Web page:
Engineering skeletal muscle tissue--new perspectives in vitro and in vivo.
Bottom Line: However, the field of skeletal muscle TE has been developing tremendously and new approaches and techniques have emerged.This review will highlight recent developments in the field of nanotechnology, especially electrospun nanofibre matrices, as well as potential cell sources for muscle TE.Important developments in cardiac muscle TE and clinical studies on Duchenne muscular dystrophy (DMD) will be included to show their implications on skeletal muscle TE.
Affiliation: Department of Plastic and Hand Surgery, University Hospital of Erlangen, Friedrich-Alexander-University of Erlangen-Nürnberg, Erlangen, Germany.Show MeSH
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Mentions: Regarding the architecture, matrices can be divided into randomly orientated scaffolds and matrices with a certain alignment (Fig. 1). Commonly used matrices with random orientation, e.g. gels and sponges, can be used for a variety of tissues. However, in case of skeletal muscle this tissue naturally consists of bundles of highly oriented muscle fibres in an extracellular 3D matrix to form an organized tissue with high cell density. The parallel orientation of muscle fibres guarantees the generation of longitudinal force after contraction that is induced by motoneuron activity in vivo. Another key factor in TE is the composition of the extracellular matrix (ECM) which plays an important role in the alignment and differentiation of myoblasts [21–22]. Ideally the ECM constitutes the framework for cell adhesion and tissue growth, which includes cell proliferation and differentiation. The parallel alignment of the natural ECM in skeletal muscle tissue can be mimicked by matrix architecture. Different methods are in use to achieve parallel alignment depending on the question whether 2D or 3D matrices should be used. Regarding 2D scaffolds, alignment can be generated by electrospinning as well as microgrooving. The method of microgrooving uses either abrasives to directly grind microgrooves into the matrix as described by Shimizu et al. or generating micropatterned moulds and casting the liquid matrix material onto the mould as described by Walboomers and others [24–25]. The fabrication of micropatterned matrices has been developed for in vitro analysis of cell behaviour and differentiation on aligned surfaces and showed orientated cell growth of, e.g. fibroblasts [26–27], myoblasts  and neural cells [29–30] along the microgrooves. This phenomenon commonly termed as ‘cell guidance theory’[24, 31] encourages and facilitates myogenic differentiation in vitro. Flaibani and coworkers analysed electrical stimulation in addition to microgrooved poly-(L-lactic-acid) membranes on the differentiation of muscle precursor cells . This setting increased the myogenic differentiation of myoblasts even more than cultivation on micropatterned membranes without electrical stimuli . Though very valuable for in vitro studies analysing cell structure and differentiation, this 2D method is not suitable for engineering 3D muscle tissue. For engineering transplantable muscle tissue in vitro and for in vivo application of skeletal muscle TE a 3D approach is necessary.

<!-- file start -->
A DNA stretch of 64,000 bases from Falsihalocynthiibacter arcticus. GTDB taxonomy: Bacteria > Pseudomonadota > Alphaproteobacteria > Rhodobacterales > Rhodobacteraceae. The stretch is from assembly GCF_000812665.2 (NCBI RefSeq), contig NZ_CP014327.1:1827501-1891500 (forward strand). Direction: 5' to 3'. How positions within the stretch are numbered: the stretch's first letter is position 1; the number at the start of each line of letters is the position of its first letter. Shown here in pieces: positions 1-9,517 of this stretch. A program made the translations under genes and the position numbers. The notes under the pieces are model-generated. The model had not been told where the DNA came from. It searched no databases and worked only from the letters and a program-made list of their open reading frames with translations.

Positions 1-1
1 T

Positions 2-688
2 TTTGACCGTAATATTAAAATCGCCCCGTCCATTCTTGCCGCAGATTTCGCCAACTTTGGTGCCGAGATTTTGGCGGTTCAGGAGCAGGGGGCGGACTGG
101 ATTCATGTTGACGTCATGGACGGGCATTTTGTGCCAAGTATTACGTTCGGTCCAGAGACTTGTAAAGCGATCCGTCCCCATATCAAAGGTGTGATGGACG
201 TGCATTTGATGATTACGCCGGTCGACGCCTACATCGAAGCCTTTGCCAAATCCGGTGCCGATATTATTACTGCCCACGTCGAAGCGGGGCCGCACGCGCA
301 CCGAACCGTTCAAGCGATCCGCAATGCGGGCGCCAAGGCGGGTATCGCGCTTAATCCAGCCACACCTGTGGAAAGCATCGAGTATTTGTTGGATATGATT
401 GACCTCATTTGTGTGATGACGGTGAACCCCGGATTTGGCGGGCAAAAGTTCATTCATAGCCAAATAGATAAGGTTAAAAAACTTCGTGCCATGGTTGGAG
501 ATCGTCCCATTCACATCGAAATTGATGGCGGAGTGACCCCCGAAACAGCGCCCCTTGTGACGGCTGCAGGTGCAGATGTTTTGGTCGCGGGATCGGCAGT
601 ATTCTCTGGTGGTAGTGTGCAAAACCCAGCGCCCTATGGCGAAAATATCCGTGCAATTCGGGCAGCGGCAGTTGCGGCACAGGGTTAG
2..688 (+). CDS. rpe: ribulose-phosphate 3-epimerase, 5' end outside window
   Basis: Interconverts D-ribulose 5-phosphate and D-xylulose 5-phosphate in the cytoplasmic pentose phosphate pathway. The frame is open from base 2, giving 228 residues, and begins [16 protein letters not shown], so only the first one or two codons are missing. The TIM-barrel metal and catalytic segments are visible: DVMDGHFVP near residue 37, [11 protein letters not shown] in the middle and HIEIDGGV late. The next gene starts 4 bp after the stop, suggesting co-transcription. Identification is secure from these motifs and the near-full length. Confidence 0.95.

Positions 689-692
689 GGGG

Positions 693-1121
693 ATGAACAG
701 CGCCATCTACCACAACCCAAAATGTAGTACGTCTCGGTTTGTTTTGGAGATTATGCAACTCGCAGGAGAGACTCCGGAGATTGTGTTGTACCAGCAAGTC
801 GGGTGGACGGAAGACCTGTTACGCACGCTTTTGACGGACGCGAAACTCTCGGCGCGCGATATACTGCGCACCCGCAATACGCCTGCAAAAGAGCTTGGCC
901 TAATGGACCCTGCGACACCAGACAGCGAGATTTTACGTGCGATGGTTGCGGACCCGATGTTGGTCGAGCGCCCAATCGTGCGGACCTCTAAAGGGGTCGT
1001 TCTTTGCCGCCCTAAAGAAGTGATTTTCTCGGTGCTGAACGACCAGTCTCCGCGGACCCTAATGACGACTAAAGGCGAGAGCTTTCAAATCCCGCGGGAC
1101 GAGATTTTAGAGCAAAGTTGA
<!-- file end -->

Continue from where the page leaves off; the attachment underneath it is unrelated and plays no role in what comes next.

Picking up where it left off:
Affiliation: Department of Plastic and Hand Surgery, University Hospital of Erlangen, Friedrich-Alexander-University of Erlangen-Nürnberg, Erlangen, Germany.